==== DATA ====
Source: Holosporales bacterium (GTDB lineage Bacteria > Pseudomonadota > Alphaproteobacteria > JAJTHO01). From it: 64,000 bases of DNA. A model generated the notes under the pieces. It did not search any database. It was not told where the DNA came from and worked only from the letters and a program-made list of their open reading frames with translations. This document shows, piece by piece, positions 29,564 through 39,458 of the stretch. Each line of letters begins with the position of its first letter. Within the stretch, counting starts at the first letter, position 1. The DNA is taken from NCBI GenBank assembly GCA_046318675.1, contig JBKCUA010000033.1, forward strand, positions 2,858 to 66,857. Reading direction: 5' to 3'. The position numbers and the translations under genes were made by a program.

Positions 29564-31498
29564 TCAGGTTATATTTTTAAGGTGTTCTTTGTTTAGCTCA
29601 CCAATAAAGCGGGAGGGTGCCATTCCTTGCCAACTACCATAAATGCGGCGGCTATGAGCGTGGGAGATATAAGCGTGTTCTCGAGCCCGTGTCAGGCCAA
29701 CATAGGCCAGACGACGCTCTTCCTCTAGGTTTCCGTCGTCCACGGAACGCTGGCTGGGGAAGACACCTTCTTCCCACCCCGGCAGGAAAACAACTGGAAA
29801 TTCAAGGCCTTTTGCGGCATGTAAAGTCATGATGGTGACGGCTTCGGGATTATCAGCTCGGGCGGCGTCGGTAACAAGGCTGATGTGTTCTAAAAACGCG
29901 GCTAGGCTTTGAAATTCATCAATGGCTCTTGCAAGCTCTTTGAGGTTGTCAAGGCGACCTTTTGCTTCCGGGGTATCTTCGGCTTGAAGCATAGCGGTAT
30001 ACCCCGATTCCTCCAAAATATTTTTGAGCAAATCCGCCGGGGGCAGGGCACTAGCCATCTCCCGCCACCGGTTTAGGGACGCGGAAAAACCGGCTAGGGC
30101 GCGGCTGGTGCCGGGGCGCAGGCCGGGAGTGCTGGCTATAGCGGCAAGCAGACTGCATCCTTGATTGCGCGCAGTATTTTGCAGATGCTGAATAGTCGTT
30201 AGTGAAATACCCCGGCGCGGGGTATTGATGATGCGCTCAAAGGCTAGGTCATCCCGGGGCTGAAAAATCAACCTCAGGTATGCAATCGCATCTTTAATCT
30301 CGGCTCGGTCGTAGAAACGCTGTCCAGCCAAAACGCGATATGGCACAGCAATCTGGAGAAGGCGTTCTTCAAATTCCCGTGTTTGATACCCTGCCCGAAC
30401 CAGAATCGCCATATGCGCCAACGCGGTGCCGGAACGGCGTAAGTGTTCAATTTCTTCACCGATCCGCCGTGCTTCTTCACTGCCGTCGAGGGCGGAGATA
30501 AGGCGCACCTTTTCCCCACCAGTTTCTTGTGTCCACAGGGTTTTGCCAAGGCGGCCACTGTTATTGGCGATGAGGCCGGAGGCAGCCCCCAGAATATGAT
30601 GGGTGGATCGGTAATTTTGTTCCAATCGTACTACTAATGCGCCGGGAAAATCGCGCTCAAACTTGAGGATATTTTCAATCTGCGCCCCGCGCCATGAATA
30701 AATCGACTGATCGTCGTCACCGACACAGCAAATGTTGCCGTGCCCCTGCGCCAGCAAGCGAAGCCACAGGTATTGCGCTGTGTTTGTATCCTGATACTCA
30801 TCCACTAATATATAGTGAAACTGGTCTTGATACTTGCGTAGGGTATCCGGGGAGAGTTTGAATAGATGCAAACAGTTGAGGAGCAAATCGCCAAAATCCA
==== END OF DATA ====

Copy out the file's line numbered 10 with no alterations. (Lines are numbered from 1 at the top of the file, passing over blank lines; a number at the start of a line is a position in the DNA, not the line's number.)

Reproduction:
30201 AGTGAAATACCCCGGCGCGGGGTATTGATGATGCGCTCAAAGGCTAGGTCATCCCGGGGCTGAAAAATCAACCTCAGGTATGCAATCGCATCTTTAATCT